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2022 Hurricane List Of Names Released For Atlantic Season

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MIAMI, FL — In preparation for the 2022 Atlantic hurricane season, the National Hurricane Center in Miami has released the list of names for upcoming tropical storms and hurricanes.

The hurricane center is urging residents living along the Gulf of Mexico and Eastern seaboard to begin preparing for the 2022 hurricane season, which runs from June 1 to Nov. 30. The areas covered include the Atlantic Ocean, Gulf of Mexico and the Caribbean Sea.

Weather analysts at Colorado State University predict the coming season will be an active one that produces 19 named storms, nine hurricanes and four major hurricanes (reaching wind speeds of 111 mph and up).

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“If the model goes as predicted, this would be our seventh above-normal hurricane season in a row,” said research scientist Dr. Phil Klotzbach at CSU.

In 2020’s record-setting hurricane season, Hurricane Zeta formally reached the end of the United Nation’s backup list of Greek letters for the first time as the 27th named storm of the year, NBC reported.

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Atlantic Storm Names

  • Alex
  • Bonnie
  • Colin
  • Danielle
  • Earl
  • Fiona
  • Gaston
  • Hermine
  • Ian
  • Julia
  • Karl
  • Lisa
  • Martin
  • Nicole
  • Owen
  • Paula
  • Richard
  • Shary
  • Tobias
  • Virginie
  • Walter

Since 1953, Atlantic tropical storms were named from lists originated by the National Hurricane Center. The international committee of the World Meteorological Organization took over the duties of naming storms in 1977.

Hurricane originally took only female names. Ahead of the 2000-01 season, however, the World Meteorological Organization decided to start using male names, as well as female names for tropical cyclones developing in the southwest Indian Ocean.

Currently, the lists of hurricane names are used in rotation and recycled every six years. There are 21 names on the Atlantic hurricane list and 24 on the Pacific hurricane list.

The only time there is a change in the list is if a storm is so deadly or costly that the future use of its name for a different storm would be insensitive.

If that occurs, the WMO will discuss striking and replacing the offending name at its annual meeting.

The practice of retiring storm names was started in 1955 after major hurricanes Carol, Edna and Hazel struck the Northeastern United States.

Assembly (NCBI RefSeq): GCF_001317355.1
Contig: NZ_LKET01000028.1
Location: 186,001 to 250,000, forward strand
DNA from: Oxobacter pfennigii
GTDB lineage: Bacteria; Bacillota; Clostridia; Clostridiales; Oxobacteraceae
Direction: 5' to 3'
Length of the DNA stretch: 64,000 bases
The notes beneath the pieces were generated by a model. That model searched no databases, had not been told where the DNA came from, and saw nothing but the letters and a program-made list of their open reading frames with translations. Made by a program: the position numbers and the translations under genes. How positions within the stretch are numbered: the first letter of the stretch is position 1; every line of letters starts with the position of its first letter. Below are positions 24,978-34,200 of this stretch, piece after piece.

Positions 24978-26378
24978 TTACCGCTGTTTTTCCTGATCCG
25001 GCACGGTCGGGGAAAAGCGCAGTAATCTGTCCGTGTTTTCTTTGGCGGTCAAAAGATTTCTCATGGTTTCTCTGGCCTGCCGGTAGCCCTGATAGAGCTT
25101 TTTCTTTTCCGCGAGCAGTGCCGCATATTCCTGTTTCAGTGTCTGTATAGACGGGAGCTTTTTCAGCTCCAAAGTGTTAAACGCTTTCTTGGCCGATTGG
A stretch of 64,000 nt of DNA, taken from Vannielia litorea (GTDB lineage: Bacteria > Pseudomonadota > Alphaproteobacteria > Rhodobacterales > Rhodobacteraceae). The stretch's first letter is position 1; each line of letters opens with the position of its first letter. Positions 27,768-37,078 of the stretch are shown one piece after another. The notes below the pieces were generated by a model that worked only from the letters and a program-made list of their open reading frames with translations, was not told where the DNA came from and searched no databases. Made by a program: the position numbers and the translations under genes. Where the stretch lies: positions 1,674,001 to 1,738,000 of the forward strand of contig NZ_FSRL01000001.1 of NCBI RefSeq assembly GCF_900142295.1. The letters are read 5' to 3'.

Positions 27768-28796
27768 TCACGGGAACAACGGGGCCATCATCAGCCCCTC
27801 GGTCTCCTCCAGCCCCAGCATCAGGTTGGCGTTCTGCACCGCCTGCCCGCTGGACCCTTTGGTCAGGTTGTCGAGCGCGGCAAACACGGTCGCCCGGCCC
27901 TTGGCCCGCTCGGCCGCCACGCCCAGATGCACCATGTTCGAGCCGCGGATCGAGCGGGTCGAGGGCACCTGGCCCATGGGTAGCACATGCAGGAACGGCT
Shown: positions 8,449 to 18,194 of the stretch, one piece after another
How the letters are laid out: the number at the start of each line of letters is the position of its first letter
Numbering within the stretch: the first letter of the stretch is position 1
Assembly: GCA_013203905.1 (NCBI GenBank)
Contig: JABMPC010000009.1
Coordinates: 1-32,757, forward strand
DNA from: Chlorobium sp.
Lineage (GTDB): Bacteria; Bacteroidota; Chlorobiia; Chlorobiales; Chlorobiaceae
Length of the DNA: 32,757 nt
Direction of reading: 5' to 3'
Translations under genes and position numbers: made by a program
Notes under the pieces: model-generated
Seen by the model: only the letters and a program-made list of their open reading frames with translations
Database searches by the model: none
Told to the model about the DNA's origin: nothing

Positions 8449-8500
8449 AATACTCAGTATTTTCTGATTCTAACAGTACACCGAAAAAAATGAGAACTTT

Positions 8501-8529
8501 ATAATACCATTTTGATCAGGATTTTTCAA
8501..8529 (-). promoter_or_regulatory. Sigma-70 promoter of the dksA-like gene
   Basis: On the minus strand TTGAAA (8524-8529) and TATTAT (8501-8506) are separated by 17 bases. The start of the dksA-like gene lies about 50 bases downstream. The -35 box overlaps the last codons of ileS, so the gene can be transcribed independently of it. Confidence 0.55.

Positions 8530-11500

The deadliest storm name to be retired was Hurricane Mitch, which killed more than 10,000 people in Central America in October 1998.

The costliest storm names to be retired are Katrina in August 2005 and Harvey in August 2017. Both struck the Gulf Coast, causing more than $125 billion in damage.

The most recent hurricane names to be retired are Dorian, Laura, Eta and Iota.

According to the World Meteorological Organization’s strict protocol, if a storm forms during the off-season, it will take the next name on the list based on the current calendar year.

For example, if a tropical cyclone forms on Dec. 28, it would take the name from the previous season’s list of names. If a storm formed in February, it would take the first name from the upcoming season’s list of names.

If there are more than 21 named tropical cyclones in the Atlantic basin in a season, or more than 24 named tropical cyclones in the eastern North Pacific basin, any additional storms will take names from an alternate list of names approved by the WMO for each basin.

Alternate Names For Atlantic Hurricanes

  • Adria
  • Braylen
  • Caridad
  • Deshawn
  • Emery
  • Foster
  • Gemma
  • Heath
  • Isla
  • Jacobus
  • Kenzie
  • Lucio
  • Makayla
  • Nolan
  • Orlanda
  • Pax
  • Ronin
  • Sophie
  • Tayshaun
  • Viviana
  • Will

See related story: Atlantic Hurricane Season 2022 Likely To Be Active: Forecast


Last week, the Colorado State University Tropical Meteorology Project team predicted an above-normal Atlantic hurricane season with 19 named storms, including nine hurricanes, four of which will be major hurricanes.

Quick Hurricane Facts

  • The National Weather Service defines a hurricane as a “tropical cyclone with maximum sustained winds of 74 mph or higher.”
  • Hurricanes are rated according to intensity of sustained winds on the Saffir-Simpson Hurricane Wind Scale. The 1-5 scale estimates potential property damage.
  • A Category 3 or higher is considered a major hurricane.
  • A hurricane watch indicates the possibility that a region could experience hurricane conditions within 48 hours.
  • A hurricane warning indicates that sustained winds of at least 74 mph are expected within 36 hours.

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